MANAGING SOLAR GAINS

 

It would be reasonable to assume that an increase in glazing in new dwellings and buildings would improve the amount of natural light entering the space.  The challenge arises when solar gains in the summer are factored in.

 

Combating Solar Gains

The current Part L1A (Conservation of Fuel and Power in New Dwellings) addresses limiting the effects of solar gains in summer.  ‘Solar gains are beneficial in winter to offset demand for heating, but can contribute to overheating in summer.  The effects of solar gain in summer can be limited by an appropriate combination of window size and orientation, solar protection through shading and other solar control measures, ventilation (day and night) and high thermal capacity.’

Part L1A

Part L1A also recognises, when seeking to limit solar gains, ‘…consideration should be given to provision of adequate levels of daylight.’  Yet, Building Regulations in England do not specify a minimum daylight requirement.  Instead, the BS 8206-2 Code of Practice for Daylighting recognises that good lighting goes beyond achieving minimum illumination for task performance

 

It’s fair to say, it’s a balancing act.

 

Balancing Performance & Light

Reducing the window area of a new dwelling is one of the suggestions for limiting solar gains in summer yet it has ‘…conflicting impacts on the predicted CO2 emissions: reduced solar gain but increased use of electric lighting.  As a general guide, if the area of glazing is much less than 20 per cent of the total floor area, some parts of the dwelling may experience poor levels of daylight, resulting in increased use of electric lighting.’

 

With Part L focussed on lighting methods and delivering efficiencies through design, it would be easy to think that new build homes across the UK are in a no-win situation – having to compromise on the number and size of windows (glazed areas) in order to limit solar gain while still providing a happy, healthy living space.

 

Letting in around twice as much light than vertical glazing, and up to three times as much as dormer windows, rooflights are a popular solution.

 

Let there be Light

The National Association of Rooflight Manufacturers (NARM) states that ‘…the glazing is pointing directly at the light source with very little diffused or reflected light.  Consequently, rooflights and roof windows can supply a great deal more daylight into the heart of the home thereby illuminating areas that might otherwise be quite dark.’

 

Making a room feel bright and airy, rooflights can help cut the cost of energy bills by reducing the demand for electric lighting.  And of course, the greater the rooflight area, the greater the potential savings.

 

NARM reports that ‘ the amount of energy needed to light a building artificially is often much greater than the amount of energy used to heat it, and is often the greatest single energy use in operating the building.’  The impact is both financial and environmental with ‘…electricity used for lighting being more expensive in terms of CO2 than gas used for heating.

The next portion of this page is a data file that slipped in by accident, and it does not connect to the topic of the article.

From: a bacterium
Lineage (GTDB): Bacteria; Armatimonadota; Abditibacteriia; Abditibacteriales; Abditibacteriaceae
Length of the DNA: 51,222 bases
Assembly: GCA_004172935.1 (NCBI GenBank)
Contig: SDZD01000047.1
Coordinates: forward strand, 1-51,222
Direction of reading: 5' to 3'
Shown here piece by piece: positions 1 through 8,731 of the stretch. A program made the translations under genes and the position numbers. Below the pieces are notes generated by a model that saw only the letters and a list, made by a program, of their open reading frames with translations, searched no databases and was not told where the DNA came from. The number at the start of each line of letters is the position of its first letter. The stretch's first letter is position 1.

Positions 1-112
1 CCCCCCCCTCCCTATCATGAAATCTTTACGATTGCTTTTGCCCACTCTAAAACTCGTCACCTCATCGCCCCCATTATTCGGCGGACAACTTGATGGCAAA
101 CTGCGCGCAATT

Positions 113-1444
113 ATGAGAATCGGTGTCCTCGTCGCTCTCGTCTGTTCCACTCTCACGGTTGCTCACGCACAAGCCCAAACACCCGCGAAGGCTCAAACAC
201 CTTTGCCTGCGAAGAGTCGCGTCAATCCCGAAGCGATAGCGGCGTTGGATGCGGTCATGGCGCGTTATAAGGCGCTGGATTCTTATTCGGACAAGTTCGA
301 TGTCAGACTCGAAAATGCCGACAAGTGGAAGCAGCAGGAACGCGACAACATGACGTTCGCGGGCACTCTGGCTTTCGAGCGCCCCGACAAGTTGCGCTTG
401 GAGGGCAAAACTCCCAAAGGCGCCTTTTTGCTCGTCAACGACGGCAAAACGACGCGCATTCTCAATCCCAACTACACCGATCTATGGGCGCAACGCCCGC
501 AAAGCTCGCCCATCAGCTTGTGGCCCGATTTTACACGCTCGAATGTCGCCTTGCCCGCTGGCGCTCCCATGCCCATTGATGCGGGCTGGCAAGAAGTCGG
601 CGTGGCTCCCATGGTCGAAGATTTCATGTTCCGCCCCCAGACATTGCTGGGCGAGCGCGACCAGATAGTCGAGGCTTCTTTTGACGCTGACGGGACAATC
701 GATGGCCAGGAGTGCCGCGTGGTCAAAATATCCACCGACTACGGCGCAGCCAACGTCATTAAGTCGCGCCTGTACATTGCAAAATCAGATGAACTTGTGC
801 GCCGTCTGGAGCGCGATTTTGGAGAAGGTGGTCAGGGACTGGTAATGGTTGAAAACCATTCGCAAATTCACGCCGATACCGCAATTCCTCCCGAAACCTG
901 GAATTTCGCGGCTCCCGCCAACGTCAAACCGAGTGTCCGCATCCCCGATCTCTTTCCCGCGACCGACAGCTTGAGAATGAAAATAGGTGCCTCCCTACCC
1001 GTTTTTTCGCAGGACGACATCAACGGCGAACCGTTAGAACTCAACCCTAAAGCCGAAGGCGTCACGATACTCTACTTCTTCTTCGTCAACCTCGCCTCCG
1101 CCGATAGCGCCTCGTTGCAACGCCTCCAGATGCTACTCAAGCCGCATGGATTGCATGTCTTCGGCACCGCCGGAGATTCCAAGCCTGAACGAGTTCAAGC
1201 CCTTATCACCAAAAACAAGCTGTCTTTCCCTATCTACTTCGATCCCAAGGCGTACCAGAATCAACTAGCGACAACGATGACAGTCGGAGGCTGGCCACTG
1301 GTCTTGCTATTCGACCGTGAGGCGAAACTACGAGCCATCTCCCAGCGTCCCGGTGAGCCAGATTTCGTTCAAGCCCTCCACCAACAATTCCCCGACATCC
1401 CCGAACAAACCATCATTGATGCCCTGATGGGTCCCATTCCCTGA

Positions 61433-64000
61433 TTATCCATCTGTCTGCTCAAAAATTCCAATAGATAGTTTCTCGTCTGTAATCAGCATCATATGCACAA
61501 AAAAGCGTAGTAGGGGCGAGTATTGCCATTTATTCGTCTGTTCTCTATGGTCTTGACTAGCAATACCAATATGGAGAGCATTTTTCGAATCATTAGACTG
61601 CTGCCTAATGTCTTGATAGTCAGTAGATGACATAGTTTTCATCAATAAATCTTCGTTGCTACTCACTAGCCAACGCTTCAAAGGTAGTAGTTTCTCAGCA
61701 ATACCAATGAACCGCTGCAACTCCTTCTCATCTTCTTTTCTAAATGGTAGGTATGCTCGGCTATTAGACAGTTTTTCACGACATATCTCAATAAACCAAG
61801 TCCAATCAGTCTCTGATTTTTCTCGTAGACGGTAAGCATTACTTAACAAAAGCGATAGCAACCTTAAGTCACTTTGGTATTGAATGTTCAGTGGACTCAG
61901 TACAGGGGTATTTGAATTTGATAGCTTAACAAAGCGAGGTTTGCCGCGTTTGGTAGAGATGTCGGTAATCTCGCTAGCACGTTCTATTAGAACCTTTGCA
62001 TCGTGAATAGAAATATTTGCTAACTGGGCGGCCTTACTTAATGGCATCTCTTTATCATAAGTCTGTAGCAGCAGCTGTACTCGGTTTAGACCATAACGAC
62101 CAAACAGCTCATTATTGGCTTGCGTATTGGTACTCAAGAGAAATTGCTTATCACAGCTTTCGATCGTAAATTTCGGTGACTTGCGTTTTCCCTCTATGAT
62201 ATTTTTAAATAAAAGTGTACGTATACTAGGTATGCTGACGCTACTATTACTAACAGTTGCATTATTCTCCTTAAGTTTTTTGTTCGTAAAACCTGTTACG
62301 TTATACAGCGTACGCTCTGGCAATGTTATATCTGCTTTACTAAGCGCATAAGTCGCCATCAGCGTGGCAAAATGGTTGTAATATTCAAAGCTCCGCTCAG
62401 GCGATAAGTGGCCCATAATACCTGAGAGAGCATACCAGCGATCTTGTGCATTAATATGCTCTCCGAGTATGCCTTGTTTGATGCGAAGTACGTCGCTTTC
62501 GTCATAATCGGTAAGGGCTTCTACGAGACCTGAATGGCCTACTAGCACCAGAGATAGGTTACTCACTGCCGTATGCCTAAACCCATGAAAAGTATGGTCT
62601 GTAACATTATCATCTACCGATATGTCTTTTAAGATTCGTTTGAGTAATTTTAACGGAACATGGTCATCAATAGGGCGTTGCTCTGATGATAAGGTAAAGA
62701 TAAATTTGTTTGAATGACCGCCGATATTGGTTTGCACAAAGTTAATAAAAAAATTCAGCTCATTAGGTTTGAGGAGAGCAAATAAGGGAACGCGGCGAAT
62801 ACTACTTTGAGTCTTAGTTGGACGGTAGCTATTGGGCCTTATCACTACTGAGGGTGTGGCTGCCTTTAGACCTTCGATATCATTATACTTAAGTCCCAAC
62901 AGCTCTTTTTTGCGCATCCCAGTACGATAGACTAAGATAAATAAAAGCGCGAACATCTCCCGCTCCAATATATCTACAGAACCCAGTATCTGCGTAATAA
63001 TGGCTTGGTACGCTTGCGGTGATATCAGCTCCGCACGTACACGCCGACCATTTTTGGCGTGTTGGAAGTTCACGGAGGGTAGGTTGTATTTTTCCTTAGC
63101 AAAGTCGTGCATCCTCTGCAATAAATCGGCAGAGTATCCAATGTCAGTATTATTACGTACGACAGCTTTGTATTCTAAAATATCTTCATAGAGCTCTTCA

Rooflights are particularly beneficial when designing a new build extension where the vertical windows have been removed.  Rooflights allow daylight to penetrate further into the building, illuminating areas that would otherwise be gloomy.

 

When addressing solar gains, the location and orientation of the dwelling must be considered during the planning stage, to assess the shading benefits of neighbouring buildings and trees.  This will also help determine the best position for the rooflight.

 

Glazing Options

Many rooflight manufacturers combat the issue of solar gains through high performance glazing, with suppliers offering a wide variety of glass options including coated and uncoated.  Solar control glass, for example, can help retain heat in cooler months, with a leading glass manufacturer achieving a thermal insulation U-value of 1.0 Wm2K.

 

While coatings can sometimes change the colour inside the building, there are options which are neutral in appearance and have low internal reflection.  Both of these factors help to give a clearer view to the outside.

 

Self-cleaning glass is now widely specified and is a popular choice for vertical and roof windows, conservatories and rooflights.  A unique coating breaks down the organic matter and even works on cloudy days and at night.  Some glass manufacturers also combine self-cleaning properties with solar control performance.

 

Benefit from Experienced Rooflight Manufacturers

All too often, rooflights are ordered within a few clicks but the UK rooflight industry has so much more to offer than a quick-buy on the internet.  With several rooflight companies starting as early as the mid-sixties and seventies, there’s a lot be gained from working with an established rooflight expert, not least the experience and knowledge to help realise the benefits of natural light in the built environment.

 

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HOWELLS DUO AWARDED CHARTERED MANAGEMENT STATUS

Members of the Howells Patent Glazing management team have successfully completed a Chartered Management Institute (CMI) development training programme, achieving the highest professional status within management.

 

Business development manager, Tracey Jackson and HR and finance manager, Deborah Willetts have been awarded Fellowship of Chartered Management status.

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Ventilating Your Home